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SoxProspects News

October 17, 2013 at 8:00 AM

Top 40 Season in Review: Jamie Callahan and Ty Buttrey

SoxProspects.com is counting down its season-end top 40 prospects, recapping their seasons and previewing what's ahead in 2014. You can find all of the entries in this year's series here.

#24: Jamie Callahan, RHP

2013 Team: Lowell Spinners
Final Stats: 59.7 IP, 5-1, 3.92 ERA, 1.09 WHIP, 54 SO, 17 BB


Season in Review: After being selected in the second round of the 2012 draft by the Red Sox, Callahan pitched just 8 2/3 innings last season in the GCL. He impressed with the Lowell Spinners in 2013, however, striking out 54 batters in 59 2/3 innings pitched. Following a strong first start and a few bumps in the road in early July, Callahan caught fire just before August, striking out 17 batters and giving up just one hit while facing the minimum in 12 innings over two starts. These two outings earned him two straight Pitcher of the Week Awards on both SoxProspects.com and in the New York-Penn League, and started a stretch of eight starts to end the year in which he allowed 24 hits and eight walks over 38 innings, striking out 39 batters and posting a 2.84 ERA.

First-Hand Report and 2014 Outlook: From the Fall Instructional League in 2012 to his time with Lowell this past year, Callahan took major strides forward both with his delivery and with his stuff. If he continues on the path, he has the potential to be one of the more intriguing Red Sox arms in the lower minors. Callahan has a good frame and has already started to fill it out, especially in his lower half. He has cleaned up his delivery and now throws almost directly over the top, but the arm action behind his body is still long. He doesn’t always stay on top of the ball, resulting in it being very straight and hittable when that happens. Callahan usually works in the low-90s with his fastball, but in game action this year I saw him touch 95 mph. His curveball is a true 12-6 breaker, and has flashed good bite, but how hard he throws the pitch varied from 74-80 mph, depending on the outing, as he still seems to be working on feeling the pitch. Callahan seems to have more feel for his changeup, but again he was inconsistent with the pitch, throwing it anywhere from 82-86 mph and tending to slow his arm down. Near the end of the season Callahan started to incorporate what seemed like a cutter between 86-87 mph. He had some success with the pitch and it showed solid potential. It will be interesting to see what happens with the pitch going forward and if it is something he starts to use more. Callahan will likely start the year with Greenville and is someone whose stock could rise with a solid showing there. – Ian Cundall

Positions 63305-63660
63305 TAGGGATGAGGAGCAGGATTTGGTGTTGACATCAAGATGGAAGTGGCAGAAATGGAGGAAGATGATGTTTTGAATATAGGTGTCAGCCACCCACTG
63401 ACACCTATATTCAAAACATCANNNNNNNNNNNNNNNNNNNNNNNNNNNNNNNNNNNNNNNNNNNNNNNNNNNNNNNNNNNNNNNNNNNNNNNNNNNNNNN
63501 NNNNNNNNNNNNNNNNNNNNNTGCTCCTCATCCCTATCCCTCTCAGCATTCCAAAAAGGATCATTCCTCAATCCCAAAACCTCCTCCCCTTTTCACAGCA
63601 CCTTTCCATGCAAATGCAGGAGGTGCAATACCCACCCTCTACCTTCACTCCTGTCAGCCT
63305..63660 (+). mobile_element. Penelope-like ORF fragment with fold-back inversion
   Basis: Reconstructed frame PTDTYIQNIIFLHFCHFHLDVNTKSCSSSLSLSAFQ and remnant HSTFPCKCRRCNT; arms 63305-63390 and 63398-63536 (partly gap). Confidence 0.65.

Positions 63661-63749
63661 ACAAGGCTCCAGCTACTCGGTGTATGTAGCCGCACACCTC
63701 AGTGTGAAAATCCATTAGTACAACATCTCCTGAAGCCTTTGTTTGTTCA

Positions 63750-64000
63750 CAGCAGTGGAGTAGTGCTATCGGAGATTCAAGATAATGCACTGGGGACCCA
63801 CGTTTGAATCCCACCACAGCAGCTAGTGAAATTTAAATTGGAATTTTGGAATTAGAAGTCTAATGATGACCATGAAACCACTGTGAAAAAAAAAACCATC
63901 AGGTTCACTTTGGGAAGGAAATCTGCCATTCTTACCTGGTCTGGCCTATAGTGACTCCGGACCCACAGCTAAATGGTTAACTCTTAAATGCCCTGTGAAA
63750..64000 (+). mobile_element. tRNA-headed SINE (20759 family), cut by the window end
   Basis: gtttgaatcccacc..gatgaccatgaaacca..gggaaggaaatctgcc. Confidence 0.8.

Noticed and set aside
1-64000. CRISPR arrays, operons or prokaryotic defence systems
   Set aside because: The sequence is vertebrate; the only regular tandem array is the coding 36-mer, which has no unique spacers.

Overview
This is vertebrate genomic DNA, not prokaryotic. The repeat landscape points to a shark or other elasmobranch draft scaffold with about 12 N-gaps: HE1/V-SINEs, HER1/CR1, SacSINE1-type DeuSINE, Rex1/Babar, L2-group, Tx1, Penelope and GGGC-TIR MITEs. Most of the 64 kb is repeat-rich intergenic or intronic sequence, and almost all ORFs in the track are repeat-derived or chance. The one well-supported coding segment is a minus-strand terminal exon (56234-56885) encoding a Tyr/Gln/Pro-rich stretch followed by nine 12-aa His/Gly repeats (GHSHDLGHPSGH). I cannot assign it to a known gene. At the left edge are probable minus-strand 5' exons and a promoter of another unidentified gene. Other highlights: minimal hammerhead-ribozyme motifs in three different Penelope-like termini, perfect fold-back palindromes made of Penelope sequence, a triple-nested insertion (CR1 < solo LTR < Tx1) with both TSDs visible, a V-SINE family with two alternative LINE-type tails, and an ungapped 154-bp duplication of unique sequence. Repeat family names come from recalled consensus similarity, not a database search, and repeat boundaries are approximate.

#23: Ty Buttrey, RHP

2013 Team: Lowell Spinners
Final Stats: 61.0 IP, 4-3, 2.21 ERA, 1.23 WHIP, 35 SO, 21 BB


Season in Review: Drafted two rounds after his Lowell teammate Callahan in 2012 (and given a $1.3 million signing bonus), Buttrey flashed some intriguing potential during his time with the Spinners as well. After a tough first start in which he allowed four runs on four hits and four walks in 3 1/3 innings, the 6-foot-6 right-hander cruised the rest of the way, posting a 1.63 ERA over 60 2/3 innings. He was a model of consistency in preventing runs, allowing over two earned runs just twice in 13 games started, but he showed that he does have some work to do after striking out just 35 batters in 61 innings.

First-Hand Report and 2014 Outlook: There’s a lot to like when you see Buttrey pitch, but there is a significant gap between what he could be and what he is presently. Buttrey has a starting pitcher’s frame, but has trouble holding velocity and will need to refine his body as he physically matures. He has a controlled, easy delivery from a high three-quarters arm slot. His arm isn’t overly quick, but it is loose and while he has been inconsistent with his velocity, I’ve seen him touch 93 mph. Generally, he works at 89-92 mph, but in a start near the end of the year he sat 86-89 mph. His command of the pitch is below average, but with his delivery and as he gains experience, he should improve in that area. His curveball is the better of his two secondary offerings, flashing deep break and plus potential. He is inconsistent with the pitch and doesn’t always stay in top of it, resulting in it being loose. Buttrey’s 82-86 mph changeup is a work in progress, but has flashed average potential with late drop. Buttrey has the raw skill set that profiles as a workhorse starter, but is a long way from a finished product. He will likely break into full season ball with Greenville, which should provide a good test for him. – Ian Cundall

Photo credits: Jamie Callahan and Ty Buttrey by Kelly O'Connor